The United States has selected Boeing as its contractor for the MQ-25 Stingray unmanned aerial tanker.

This article was written by Larry Dickerson, Unmanned Vehicles Analyst, Forecast International. Forecast International is a major provider of ‘Market Intelligence and Consulting in the areas of aerospace, defence, power systems and military electronics’.

Boeing won an $805 million engineering and manufacturing development contract to provide four aircraft. The MQ-25 Stingray will allow for better use of combat strike fighters by extending the range of deployed naval combat aircraft, according to the U.S. Navy.

The programme has seen a series of requirement changes and schedule restructuring that repeatedly pushed back a production start. The Pentagon’s most recent change saw it move away from the UCLASS (Unmanned Carrier-Launched Airborne Surveillance and Strike) system and toward the Carrier-Based Aerial Refuelling System.

The CBARS program aims to rapidly develop an unmanned system to embark on aircraft carriers as part of the carrier air wing (CVW). The CBARS, which is now called the MQ-25 Stingray, will conduct aerial refueling operations and provide an ISR capability.

The first flight from an aircraft carrier’s deck could occur as early as 2019. The MQ-25 might reach Initial Operational Capability before the end of FY26. Each aircraft carrier could receive four to six UCAVs. Once this version enters service, another model could quickly follow – the so-called MQ-25B. This version would include a more robust strike capability. The B model will also offer a higher speed than the original.

In the future, the U.S. Navy could deploy four to six UCAVS on each of its aircraft carriers. The figure could go as high as 12 UCAVs per carrier. Procurement may reach as high as 156 UCAVs over the life of the program.

However, the U.S. might procure only enough UCAVs for those “at sea” and to meet maintenance, training, and spares requirements. A medium procurement objective might be 56 (four per carrier) to 84 (six per carrier) air vehicles.


    • (Chris H) “The United States has selected Boeing as its contractor for the MQ-25 Stingray unmanned aerial tanker”

      And a very expensive one @ $200 Mn a throw … but an interesting development and not a missile launcher in sight

  1. What are the general restrictions on the size/configuration of UAVs that QE and POW will be able to handle? Is there any chance that a UAV this size without some sort of near vertical landing mechanism would be able to touch down without plunging off the front end? Would the ski-ramp be sufficient to offset the lack of catapults for take off?

      • It’s interesting. It must be possible to recover some large UAVs on a flight deck the size of QE as well. Wonder what wing configuration and speed would need to look like to get this done with no traps while still being large enough (as well as fast enough on take off) to house enough capability (whatever that may be). Time to be innovative…ScanEagle recovery system comes to mind

        • The high tech route would be a UCAV of Stingray size, a powerful modified EJ200, utilising a lifting body shape, boundary air blowing, a deflecting exhaust nozzle and a small vertically mounted lift fan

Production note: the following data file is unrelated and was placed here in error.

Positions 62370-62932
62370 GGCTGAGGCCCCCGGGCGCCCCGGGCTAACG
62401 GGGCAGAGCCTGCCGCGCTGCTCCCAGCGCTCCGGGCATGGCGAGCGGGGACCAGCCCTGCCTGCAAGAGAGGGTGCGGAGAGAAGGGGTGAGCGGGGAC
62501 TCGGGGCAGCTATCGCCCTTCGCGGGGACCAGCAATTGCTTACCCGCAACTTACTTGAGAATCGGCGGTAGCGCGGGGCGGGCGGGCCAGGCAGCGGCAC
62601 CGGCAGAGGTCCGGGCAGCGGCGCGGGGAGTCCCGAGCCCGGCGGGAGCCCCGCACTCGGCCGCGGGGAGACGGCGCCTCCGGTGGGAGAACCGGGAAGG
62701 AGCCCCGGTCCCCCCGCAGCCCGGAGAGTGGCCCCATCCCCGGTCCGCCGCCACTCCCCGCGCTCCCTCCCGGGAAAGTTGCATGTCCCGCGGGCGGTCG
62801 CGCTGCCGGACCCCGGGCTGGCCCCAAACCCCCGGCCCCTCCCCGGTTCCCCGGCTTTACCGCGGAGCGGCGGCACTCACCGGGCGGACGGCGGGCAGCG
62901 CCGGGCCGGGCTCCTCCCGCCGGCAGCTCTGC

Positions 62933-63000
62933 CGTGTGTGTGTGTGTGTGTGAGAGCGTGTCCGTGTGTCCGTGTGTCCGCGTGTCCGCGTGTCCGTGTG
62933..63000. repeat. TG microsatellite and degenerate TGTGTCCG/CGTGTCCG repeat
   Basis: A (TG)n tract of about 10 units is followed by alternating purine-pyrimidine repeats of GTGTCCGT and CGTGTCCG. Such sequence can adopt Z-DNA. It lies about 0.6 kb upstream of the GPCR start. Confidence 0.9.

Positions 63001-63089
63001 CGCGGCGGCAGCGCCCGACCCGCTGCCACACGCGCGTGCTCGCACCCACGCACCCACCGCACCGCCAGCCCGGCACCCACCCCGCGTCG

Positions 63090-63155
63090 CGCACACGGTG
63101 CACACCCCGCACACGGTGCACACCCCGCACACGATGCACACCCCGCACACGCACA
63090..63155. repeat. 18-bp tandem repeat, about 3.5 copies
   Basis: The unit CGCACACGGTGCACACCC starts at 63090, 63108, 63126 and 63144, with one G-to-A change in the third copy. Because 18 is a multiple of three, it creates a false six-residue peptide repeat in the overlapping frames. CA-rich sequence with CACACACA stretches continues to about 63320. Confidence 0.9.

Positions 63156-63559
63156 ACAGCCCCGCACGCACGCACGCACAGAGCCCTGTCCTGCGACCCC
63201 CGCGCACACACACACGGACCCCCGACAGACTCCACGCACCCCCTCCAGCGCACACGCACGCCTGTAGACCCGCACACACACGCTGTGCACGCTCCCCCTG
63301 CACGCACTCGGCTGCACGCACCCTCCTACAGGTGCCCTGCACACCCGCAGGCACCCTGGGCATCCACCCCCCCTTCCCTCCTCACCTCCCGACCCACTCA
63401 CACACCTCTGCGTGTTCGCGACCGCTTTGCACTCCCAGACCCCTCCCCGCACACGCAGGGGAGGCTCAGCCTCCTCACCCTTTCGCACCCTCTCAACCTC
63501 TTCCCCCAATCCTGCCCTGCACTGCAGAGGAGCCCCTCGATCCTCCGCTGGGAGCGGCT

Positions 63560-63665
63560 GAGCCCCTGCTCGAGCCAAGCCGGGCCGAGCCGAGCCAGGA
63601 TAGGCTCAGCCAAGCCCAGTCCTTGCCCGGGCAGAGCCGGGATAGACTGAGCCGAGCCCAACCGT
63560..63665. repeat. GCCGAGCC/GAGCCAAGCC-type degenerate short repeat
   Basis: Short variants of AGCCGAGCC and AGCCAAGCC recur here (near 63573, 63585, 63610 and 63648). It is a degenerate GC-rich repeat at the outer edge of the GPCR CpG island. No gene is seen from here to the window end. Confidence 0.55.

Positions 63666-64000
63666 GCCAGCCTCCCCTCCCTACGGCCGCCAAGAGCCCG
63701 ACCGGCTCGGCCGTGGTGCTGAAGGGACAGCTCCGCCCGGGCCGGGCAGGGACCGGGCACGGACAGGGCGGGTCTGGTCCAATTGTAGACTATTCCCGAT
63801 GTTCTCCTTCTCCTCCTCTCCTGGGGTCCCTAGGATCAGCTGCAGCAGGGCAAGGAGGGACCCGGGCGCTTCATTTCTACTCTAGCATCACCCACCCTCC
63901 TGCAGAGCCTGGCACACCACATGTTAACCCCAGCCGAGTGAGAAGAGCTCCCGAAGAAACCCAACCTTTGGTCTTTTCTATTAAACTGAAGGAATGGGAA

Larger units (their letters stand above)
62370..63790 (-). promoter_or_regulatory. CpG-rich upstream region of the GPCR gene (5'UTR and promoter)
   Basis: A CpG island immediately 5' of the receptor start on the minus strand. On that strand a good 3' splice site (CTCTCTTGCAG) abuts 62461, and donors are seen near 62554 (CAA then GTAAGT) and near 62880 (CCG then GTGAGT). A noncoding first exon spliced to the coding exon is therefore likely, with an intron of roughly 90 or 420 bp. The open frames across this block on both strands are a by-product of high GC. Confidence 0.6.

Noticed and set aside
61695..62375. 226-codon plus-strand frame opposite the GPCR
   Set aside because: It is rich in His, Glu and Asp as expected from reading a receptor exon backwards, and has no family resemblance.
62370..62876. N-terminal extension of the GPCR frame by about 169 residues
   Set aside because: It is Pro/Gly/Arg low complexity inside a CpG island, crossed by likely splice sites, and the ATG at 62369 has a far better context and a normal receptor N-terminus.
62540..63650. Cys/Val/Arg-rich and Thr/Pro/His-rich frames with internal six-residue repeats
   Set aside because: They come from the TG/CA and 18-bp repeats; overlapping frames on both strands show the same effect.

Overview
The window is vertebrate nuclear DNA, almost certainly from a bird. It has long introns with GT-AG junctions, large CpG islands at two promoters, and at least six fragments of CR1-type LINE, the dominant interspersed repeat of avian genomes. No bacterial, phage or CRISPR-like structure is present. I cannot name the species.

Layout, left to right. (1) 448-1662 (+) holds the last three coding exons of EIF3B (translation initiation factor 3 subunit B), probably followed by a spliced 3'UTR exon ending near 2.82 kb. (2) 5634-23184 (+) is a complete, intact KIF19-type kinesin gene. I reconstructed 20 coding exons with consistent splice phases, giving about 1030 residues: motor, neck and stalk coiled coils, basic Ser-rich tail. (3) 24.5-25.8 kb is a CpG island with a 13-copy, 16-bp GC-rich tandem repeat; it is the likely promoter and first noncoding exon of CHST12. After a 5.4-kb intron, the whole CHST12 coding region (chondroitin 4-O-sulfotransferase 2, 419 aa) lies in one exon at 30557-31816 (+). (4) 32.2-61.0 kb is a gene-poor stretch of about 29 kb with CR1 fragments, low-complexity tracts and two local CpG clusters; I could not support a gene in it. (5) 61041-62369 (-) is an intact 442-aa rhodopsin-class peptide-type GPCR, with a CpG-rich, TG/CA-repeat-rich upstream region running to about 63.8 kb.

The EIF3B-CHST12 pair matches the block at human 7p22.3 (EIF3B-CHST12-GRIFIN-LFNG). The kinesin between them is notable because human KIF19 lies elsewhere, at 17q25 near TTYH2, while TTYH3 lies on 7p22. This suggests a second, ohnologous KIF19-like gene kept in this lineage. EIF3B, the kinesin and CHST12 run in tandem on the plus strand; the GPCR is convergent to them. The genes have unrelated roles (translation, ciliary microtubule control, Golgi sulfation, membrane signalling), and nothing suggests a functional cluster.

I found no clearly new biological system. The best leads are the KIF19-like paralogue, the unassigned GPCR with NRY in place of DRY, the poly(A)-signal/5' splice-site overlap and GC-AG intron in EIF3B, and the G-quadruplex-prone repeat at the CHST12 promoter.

This would be capable of ski jump take offs and relatively slow Rolling vertical Landings.

          That’s just to get it on and off the deck, never mind the complex mutual mission systems required….

          All technically quite doable, but very, very expensive!

    • Do you mean something that isn’t a flying jump jet or a giant helicopter (MV-22, Mi-26, or CH-53 size)?

      If you mean something fixed wing I would suggest Antonov An-2. The An-2 for all intents and purposes has no stall speed. And work up to being close to QE’s top speed say 25kts. I know they can go quicker but lets say that is a sustainable safe ‘top speed’. A Britten-Norman BN-2 Islander has a stall speed of about 35 kts.
      I think using brakes they would stop pretty easily given the length of QEC.

      • Definitely had fixed wing in mind but nothing else. Just interested to see what is possible (within the realms of physics basically, not economics) to increase capability of the carriers. I’ve seen some on here before arguing that V-22s are out of question for AAR…wonder what else (if anything) might be a more viable option. Thanks for your suggestions. Hadn’t thought of small prop planes before

        • The main problem with AAR is that the MoD is contracted to use AirTanker assets. If they don’t they incur penalties. When the contract was drawn up it seems nobody thought about organic AAR from the carriers.

          For me I am not interested in AAR I was more interested in lofting senses for ASaC and AEW.

          I am not sure if there is a need to extend F35b range. And if there were another F35b and tanks would be the best option, but we can’t because of AirTanker.

          • That’s right, I remember reading about the AirTanker contract restriction…ridiculous (at least on the face of it…wonder what they were thinking). Improved ASaC/AEW would be welcome but at least the capability is covered in part as it stands. I agree with other posters on this site regarding COD…it’ll just be far cheaper for us to carry spare engines in the hangar.

            I’m sure the F-35B range is better than the F-18 but extra loiter time would definitely be welcomed by ground forces I’m sure. Shame we are where we are on that front.